The other two parties which will be in opposition, the Greens and the decimated Social Democrats, began to sound more leftist during the election campaign and tried to undermine the Left by stealing its demands. Will this continue — or will they agree to cooperate? Gregor Gysi, the prominent Left leader, warned that Social Democrats must basically alter their positions on key issues like creating work or pay for the jobless and the rejection of military adventures abroad. Only then can there be real cooperation, perhaps even in future elections. This would require big changes within the Social Democratic party. Perhaps their disastrous showing will make them draw the same conclusion.
Three footnotes are also important. State elections were also held in two German states on Sunday. In Brandenburg, once in East Germany, the Left maintained its strong second place, only five points behind the Social Democrats in what is now virtually the latter’s only real stronghold. The minister president of the state in the capital at Potsdam needs a partner to achieve a ruling majority. Will he stick to his former partner, the Christian Democrat Union, which again came in third? Or will he dare to defy the hate campaigns and invite the strong Left to join him in Brandenburg’s government? He must decide quickly.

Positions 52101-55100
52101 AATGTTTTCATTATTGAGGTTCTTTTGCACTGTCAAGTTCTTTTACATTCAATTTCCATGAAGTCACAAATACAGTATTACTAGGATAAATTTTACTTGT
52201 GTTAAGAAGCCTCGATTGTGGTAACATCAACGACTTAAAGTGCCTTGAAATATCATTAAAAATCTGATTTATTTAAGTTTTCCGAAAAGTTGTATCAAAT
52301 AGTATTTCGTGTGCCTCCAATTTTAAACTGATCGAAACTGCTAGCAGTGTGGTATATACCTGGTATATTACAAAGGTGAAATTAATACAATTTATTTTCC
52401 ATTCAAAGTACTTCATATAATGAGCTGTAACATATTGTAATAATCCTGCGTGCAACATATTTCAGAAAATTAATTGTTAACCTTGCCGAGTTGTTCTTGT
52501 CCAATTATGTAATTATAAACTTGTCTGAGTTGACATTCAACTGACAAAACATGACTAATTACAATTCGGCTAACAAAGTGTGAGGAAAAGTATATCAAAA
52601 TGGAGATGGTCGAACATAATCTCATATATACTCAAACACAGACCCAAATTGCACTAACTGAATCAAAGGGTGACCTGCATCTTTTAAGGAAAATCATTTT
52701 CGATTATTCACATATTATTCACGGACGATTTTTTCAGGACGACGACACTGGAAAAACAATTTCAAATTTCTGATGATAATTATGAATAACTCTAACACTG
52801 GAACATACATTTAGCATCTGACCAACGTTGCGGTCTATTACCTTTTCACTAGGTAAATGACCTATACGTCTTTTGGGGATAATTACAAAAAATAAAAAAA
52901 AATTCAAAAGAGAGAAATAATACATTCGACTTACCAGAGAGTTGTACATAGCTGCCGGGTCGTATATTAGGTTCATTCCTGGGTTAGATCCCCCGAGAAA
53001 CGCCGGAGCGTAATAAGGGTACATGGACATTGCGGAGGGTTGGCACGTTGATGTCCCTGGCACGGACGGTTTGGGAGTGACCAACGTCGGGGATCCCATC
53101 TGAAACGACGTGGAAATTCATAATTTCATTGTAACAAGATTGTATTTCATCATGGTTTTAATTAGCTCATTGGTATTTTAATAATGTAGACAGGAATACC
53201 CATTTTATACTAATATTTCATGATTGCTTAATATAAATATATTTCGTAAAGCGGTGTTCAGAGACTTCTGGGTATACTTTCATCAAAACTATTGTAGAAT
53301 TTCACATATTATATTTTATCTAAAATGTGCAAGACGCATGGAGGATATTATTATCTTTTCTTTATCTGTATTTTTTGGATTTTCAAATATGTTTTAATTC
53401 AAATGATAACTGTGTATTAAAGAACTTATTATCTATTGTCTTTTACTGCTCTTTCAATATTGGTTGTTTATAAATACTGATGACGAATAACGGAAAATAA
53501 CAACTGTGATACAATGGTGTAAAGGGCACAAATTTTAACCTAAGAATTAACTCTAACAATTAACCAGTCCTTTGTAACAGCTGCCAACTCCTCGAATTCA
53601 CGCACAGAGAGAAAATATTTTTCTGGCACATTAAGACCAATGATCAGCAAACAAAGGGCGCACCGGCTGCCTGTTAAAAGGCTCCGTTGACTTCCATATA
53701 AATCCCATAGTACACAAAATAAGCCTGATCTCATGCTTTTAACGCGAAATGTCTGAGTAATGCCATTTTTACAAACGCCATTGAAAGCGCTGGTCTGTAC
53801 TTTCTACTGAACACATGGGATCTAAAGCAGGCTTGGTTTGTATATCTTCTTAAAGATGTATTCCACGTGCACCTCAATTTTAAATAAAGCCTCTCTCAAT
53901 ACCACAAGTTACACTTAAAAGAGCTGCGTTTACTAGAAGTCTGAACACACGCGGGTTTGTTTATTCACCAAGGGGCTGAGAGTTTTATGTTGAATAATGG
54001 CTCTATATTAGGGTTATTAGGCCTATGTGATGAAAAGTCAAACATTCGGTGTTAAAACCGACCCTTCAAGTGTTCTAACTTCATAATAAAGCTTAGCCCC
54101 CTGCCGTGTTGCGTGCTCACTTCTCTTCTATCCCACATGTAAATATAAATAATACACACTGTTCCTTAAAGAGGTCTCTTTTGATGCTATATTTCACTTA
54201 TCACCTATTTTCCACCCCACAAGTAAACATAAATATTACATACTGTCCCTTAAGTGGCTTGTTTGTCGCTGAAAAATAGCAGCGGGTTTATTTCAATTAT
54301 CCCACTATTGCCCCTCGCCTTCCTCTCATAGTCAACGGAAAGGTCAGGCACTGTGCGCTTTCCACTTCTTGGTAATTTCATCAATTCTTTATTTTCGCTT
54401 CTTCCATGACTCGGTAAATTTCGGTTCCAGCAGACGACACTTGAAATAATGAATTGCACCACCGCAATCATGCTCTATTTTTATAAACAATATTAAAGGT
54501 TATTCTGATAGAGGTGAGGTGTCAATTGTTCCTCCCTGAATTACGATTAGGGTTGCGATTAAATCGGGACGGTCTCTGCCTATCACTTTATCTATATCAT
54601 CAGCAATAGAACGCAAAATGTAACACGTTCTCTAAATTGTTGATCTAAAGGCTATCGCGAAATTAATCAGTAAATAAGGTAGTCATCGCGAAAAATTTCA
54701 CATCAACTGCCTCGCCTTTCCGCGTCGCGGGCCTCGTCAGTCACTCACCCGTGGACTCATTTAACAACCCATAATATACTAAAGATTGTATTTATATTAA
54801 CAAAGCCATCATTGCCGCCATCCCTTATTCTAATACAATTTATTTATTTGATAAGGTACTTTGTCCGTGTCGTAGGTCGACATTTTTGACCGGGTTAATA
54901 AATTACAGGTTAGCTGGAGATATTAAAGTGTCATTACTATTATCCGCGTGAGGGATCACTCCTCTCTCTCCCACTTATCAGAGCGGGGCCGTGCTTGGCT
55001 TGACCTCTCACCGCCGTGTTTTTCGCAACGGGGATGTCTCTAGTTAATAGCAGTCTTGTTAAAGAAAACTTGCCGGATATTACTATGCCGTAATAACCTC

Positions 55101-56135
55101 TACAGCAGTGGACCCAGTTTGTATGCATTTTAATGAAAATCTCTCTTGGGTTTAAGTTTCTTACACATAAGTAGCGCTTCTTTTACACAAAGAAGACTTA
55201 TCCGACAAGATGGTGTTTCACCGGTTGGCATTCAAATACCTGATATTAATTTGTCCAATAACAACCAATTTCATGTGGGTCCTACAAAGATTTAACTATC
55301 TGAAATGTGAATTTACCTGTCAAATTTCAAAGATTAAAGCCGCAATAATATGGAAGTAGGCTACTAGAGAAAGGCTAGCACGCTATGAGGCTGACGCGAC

In Schleswig-Holstein, the northernmost state bordering Denmark, it looks like a shaky coalition of Christian Democrats and Free Democrats, the same coalition as on the national scale. In any case, the Left — despite severe inner quarrels — won 6.6 percentage points, enough to gain seats in the state legislature for the first time. It is now represented in twelve of the sixteen German states. Its vigorous opposition to anti-social programs is feared in nearly all of them.
One final bit of good news: The neo-Nazi party, which formerly had seats in the Brandenburg legislature, has now lost them. It received hardly more than one percent of the vote.
Victor Grossman, American journalist and author, is a resident of East Berlin for many years. He is the author of Crossing the River: A Memoir of the American Left, the Cold War, and Life in East Germany (University of Massachusetts Press, 2003).